Annual performance reviews are common across many industries, but new research suggests they may be missing the point.

A new paper by research psychologists says continuous feedback on employee performance is important, but many parts of the social environment can either encourage or inhibit that feedback.

According to the paper, supervisors are legitimately concerned about demotivating or disengaging employees by providing appraisal ratings that are accurate yet on the low end of a rating scale.

So, many organisations end up with ratings that are clustered at the high end of the rating scale.

“We think that the critical factors of interpersonal relationships and interpersonal politics in an organisational environment may have a profound influence on a company's review process,” said Rice University researcher Jisoo Ock.

“But these factors are typically under-researched.”

For co-workers who are asked to rate each other's performance, the social context of appraisals can make it difficult and discomforting to provide negative ratings or feedback.

The researchers say it is sensible for peers not to provide accurate negative feedback, because they ultimately have to work together on a day-to-day basis.

“Likewise, supervisors and co-workers may have a difficult time transitioning from being inspirers, motivators or even friends to being judicial evaluators of employees,” Ock said.

“Raters will often tread carefully in ways that avoid negatively affecting their long-term relationships with those people whose performance they have to rate.

“Anecdotal evidence has shown that interpersonal political considerations are nearly always a part of the employee review process.”

Another problem arises when managers have infrequent interactions with employees, or interactions where employees know that they have to be on their best behaviour.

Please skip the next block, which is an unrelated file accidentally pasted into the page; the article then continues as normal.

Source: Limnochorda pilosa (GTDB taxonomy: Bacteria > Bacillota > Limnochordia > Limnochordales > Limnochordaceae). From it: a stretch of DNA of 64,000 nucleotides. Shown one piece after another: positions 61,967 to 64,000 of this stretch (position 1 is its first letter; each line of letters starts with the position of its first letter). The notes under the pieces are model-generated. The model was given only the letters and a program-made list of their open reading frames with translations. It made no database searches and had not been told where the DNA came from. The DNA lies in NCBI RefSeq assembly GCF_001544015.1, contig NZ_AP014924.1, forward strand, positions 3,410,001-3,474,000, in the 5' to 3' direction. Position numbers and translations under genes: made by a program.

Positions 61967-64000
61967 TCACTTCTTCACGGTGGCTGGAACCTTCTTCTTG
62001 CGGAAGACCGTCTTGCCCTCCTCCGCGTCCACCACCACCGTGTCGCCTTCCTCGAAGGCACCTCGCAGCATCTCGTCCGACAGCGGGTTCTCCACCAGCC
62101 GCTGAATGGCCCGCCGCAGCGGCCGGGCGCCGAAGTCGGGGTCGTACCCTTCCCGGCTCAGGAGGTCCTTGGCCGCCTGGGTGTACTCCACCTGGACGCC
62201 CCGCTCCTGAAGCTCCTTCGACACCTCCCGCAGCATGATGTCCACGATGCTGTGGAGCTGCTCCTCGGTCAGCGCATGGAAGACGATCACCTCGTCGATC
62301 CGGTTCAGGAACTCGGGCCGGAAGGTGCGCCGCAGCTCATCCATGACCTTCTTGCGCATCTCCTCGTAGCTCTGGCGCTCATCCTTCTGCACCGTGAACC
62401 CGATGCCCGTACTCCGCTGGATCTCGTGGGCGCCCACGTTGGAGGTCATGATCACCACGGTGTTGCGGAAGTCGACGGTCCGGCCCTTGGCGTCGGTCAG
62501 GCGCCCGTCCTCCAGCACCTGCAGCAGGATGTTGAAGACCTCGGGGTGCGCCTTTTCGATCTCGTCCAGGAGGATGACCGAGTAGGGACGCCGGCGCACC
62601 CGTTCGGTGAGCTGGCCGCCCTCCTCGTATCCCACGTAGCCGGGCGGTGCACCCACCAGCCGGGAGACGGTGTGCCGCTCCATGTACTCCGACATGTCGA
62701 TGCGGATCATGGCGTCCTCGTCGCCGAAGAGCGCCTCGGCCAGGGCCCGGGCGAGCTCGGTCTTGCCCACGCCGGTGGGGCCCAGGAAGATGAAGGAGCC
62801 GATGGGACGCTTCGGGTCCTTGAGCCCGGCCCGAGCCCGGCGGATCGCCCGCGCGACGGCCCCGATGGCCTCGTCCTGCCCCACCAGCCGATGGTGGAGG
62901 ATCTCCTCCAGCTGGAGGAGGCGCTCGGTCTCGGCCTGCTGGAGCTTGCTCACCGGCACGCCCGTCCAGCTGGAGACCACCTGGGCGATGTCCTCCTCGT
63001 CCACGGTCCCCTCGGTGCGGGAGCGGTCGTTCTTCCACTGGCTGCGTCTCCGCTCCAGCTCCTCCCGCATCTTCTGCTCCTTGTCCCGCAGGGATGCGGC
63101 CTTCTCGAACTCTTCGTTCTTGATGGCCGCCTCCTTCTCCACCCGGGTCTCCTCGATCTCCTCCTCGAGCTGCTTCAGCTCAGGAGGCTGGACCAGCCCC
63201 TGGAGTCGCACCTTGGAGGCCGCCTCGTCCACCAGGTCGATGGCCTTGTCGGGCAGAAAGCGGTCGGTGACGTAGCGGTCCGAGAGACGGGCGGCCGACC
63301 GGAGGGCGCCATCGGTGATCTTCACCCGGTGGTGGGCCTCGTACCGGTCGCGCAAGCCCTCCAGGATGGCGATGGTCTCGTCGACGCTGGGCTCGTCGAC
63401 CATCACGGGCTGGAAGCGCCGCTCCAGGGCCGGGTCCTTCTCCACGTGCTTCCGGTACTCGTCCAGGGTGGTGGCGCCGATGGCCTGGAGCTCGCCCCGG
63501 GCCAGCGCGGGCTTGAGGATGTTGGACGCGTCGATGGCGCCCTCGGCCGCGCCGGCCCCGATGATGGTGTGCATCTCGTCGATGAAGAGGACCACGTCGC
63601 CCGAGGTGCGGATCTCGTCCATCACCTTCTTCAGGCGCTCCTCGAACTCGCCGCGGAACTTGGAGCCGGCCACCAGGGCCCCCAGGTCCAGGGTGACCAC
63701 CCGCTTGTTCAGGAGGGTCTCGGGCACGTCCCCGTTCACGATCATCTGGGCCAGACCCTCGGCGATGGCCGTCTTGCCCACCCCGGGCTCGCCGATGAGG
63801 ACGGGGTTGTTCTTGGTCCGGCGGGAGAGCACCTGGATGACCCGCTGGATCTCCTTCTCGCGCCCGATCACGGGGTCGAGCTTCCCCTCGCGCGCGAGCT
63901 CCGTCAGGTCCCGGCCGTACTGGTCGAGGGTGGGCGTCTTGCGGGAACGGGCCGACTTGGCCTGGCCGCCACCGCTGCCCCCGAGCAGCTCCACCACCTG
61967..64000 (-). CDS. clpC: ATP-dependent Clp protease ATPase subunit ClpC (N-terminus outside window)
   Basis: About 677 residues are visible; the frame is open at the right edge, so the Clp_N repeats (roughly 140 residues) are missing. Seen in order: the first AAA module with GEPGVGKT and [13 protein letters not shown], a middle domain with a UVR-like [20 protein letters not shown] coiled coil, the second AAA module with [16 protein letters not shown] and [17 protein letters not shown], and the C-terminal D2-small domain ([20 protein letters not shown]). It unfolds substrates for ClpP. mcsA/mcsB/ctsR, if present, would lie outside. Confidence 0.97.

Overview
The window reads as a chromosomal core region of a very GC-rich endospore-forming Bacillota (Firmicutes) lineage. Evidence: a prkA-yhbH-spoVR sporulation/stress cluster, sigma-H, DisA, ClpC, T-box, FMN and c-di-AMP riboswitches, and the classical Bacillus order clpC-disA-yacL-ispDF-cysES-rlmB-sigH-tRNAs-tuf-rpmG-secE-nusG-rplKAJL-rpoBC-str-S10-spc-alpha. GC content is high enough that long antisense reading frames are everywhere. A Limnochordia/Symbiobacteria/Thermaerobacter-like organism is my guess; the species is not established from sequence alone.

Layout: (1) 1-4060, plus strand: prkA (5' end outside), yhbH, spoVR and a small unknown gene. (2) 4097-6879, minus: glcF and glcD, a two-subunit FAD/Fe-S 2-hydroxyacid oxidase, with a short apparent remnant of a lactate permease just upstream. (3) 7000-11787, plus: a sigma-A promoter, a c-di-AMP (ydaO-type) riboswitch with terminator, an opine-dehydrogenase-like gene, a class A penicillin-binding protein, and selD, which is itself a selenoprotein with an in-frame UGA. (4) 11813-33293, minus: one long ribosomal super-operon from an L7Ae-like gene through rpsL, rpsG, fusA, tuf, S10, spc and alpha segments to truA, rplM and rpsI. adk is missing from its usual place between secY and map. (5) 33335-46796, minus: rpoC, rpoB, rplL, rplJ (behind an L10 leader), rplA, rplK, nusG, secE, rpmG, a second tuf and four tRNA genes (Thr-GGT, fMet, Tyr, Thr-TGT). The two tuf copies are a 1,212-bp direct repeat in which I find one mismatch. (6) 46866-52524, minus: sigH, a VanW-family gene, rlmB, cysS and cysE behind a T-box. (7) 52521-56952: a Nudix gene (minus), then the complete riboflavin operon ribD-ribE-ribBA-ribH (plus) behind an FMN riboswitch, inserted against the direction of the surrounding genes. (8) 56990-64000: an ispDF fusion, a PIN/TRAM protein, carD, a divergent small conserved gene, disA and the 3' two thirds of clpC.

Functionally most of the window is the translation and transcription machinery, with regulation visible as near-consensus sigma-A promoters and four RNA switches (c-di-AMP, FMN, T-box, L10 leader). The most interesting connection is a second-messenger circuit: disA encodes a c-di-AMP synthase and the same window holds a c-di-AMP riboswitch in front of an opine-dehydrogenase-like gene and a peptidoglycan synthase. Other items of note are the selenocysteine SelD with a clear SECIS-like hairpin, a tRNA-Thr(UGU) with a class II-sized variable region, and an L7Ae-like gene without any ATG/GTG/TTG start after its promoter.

Under these circumstances, it becomes difficult to pinpoint areas of improvement or identifying potential growth, all of which does little good for the employee, supervisor or the institution itself.

The authors say that research on informal performance management systems is limited, but it theoretically has strong potential.

“The more that an organisation has a non-threatening social environment or culture that facilitates ongoing communication and feedback among employees, the more productive and beneficial the performance appraisal process will be,” Ock said.

“Continuous feedback that occurs on a day-to-day basis in such an environment is much more likely to create real-time alterations in employees' job performance behaviours.

“Compared with formal feedback, informal feedback occurs naturally and is perhaps unexpected, which is why there needs to be an environment in which organisational members feel comfortable about providing and receiving frequent informal feedback.”

But the authors note that in most cases, an environment of aggressive competitiveness among employees is generally counterproductive for creating a positive feedback environment.

The full paper is accessible here.